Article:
Dame Stocking in contrast said that Cambridge does teach its students to be critical thinkers but does not prepare its students for leadership roles. "Many leaving universities in both developed and underdeveloped societies do not understand the problems people face in the real world," she said. "A transformative leader needs to work in partnership with people to make change happen."
Lebasha argued that universities need to replace their emphasis on academic excellence with a focus on practical excellence. "They need to challenge the status quo," she said.
Swaniker explained that universities were originally created to do research and train people who might enter the labour force. He argued that now they must redefine their purpose to produce people who wish to change society. "Rankings relate to research production, alumni earnings and so on, but they do not measure the impact of students on society," he said.
Dame Stocking gave two examples from Cambridge of initiatives that might be used as transformative leadership models. "We run a programme for international graduates, called Gates Cambridge Scholars, who are selected not just for their high academic ability, but because they have demonstrably done something in the world," she said.
"We also run a study programme in our college that gets people out into the workforce. This is particularly important in our women's college as it is still a man's world, and we want to produce women who are strong and resilient to its challenges. It has been very rewarding to see the women grow."
Awuah explained that when founding Ashesi University everyone had got together at the outset to ask 'What kind of students do we want to produce?' This had generated seven learning goals, which included values such as the importance of ethics and communication skills, and led to faculty having to incorporate and address these goals when constructing their course curriculum.
"We seek to be a university without walls, whether they be between departments or between the university and society," he added.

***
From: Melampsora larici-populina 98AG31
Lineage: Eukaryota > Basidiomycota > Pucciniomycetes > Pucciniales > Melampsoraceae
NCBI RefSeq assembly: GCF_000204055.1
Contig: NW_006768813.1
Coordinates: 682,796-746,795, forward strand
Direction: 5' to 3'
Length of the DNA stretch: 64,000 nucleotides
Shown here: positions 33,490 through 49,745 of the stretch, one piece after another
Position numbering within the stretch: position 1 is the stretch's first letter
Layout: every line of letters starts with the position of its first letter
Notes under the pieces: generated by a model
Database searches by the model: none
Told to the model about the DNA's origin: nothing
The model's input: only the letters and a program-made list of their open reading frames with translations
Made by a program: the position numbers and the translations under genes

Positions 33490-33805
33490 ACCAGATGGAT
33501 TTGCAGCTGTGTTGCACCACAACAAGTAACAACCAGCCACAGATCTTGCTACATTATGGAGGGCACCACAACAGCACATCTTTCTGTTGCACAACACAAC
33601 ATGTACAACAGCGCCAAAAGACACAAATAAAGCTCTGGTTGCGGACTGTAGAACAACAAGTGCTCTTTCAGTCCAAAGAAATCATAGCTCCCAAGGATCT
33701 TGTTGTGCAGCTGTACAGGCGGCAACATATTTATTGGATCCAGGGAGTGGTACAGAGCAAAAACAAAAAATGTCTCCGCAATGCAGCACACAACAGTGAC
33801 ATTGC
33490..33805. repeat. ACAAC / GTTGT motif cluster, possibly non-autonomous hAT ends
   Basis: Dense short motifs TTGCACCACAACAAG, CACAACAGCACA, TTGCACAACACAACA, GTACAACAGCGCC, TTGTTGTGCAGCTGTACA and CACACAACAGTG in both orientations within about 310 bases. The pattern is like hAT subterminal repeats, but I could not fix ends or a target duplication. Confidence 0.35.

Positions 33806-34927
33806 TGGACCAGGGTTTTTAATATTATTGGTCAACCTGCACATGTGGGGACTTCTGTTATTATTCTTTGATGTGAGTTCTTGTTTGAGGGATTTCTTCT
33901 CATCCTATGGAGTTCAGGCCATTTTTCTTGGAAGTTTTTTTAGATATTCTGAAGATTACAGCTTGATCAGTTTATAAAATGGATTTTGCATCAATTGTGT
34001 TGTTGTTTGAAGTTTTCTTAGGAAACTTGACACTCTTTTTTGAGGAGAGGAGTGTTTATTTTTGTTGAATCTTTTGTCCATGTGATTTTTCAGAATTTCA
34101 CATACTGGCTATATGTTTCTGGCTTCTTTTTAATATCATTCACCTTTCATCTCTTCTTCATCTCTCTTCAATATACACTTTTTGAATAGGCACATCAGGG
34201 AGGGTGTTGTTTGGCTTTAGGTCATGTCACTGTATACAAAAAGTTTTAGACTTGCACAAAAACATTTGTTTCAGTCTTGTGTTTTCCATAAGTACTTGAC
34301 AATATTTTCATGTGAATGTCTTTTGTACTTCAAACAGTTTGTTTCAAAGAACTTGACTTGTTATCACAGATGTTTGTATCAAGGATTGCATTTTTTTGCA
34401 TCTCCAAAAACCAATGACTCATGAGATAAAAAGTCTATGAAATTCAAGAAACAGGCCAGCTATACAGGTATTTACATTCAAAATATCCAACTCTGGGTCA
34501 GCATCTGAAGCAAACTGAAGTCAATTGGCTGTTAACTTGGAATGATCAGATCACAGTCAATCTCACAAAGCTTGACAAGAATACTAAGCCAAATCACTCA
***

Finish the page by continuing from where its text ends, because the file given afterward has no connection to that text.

Swaniker argued that leaders must learn through practice and so in his institutions students are required, where appropriate, to organise transport, give classes and do work experience in the community. "When students apply to us, we look at their courage," he said. "We ask them to provide a specific example of when they have identified a problem in their community and what they did about it."
Regarding the curriculum, Swaniker argued for the need to cross traditional disciplinary boundaries in order to find solutions. "We provide 'opportunities', which might be in agriculture, wildlife conservation or women's empowerment, for example, and we say: 'How are you going to address one of these problems and affect the lives of one million people?' Instead of choosing a major, we want them to decide on a mission for life.”
Opportunities for universities
The third poll asked “What is the biggest opportunity for universities in developing future transformative leaders (beyond funding)?” Participants voted first for “curriculum reform” (42%), followed by “building innovative partnerships” (35%), “developing best practices” (14%), and “sharing success stories” (7%).
Swaniker shared one example of innovative curriculum partnerships at the African Leadership Academy, which involved first-year students addressing a real-world challenge with an NGO every 4-6 weeks. "They work alongside managers in health care or agriculture for example and seek to provide lasting solutions to problems," he said.
"In fact there are several universities that do a good job of linking what they do with the real world," he added. "For example, both [the University of] Waterloo in Canada and Northeastern [University] in the United States have very successful co-op programmes where students spend six months on campus and six months in work, and it is mandatory so they come out with a lot of real world experience."
Awuah argued it is important to start with clear university goals. "We ask managers to rate our students on our seven goals and this helps give us an objective measure. Besides the traditional questions, we also ask, for example: ‘How successful are our students in terms of accessing graduate schools or starting up their own businesses, and how far have they progressed five or ten years after graduation?’"
Dame Stocking said that Murray Edwards College tries to make students responsible for their own learning. "We seek to create an environment that is exciting and where students enjoy working with each other to solve problems," she said.
Summing up, Choudaha said the audience polls during the webinar had shown that higher education institutions are not yet recognising the importance of transformative leaders in our changing world and the need to tailor the corresponding curriculum as institutional priorities.
“Institutions are not adapting to a new environment which requires reforming the way students are not only admitted to the institutions but also what they learn and how they learn. Leadership cannot be learned by books alone. Institutions must provide those transformative experiences that stretch and sharpen the leadership potential of students," Choudaha said.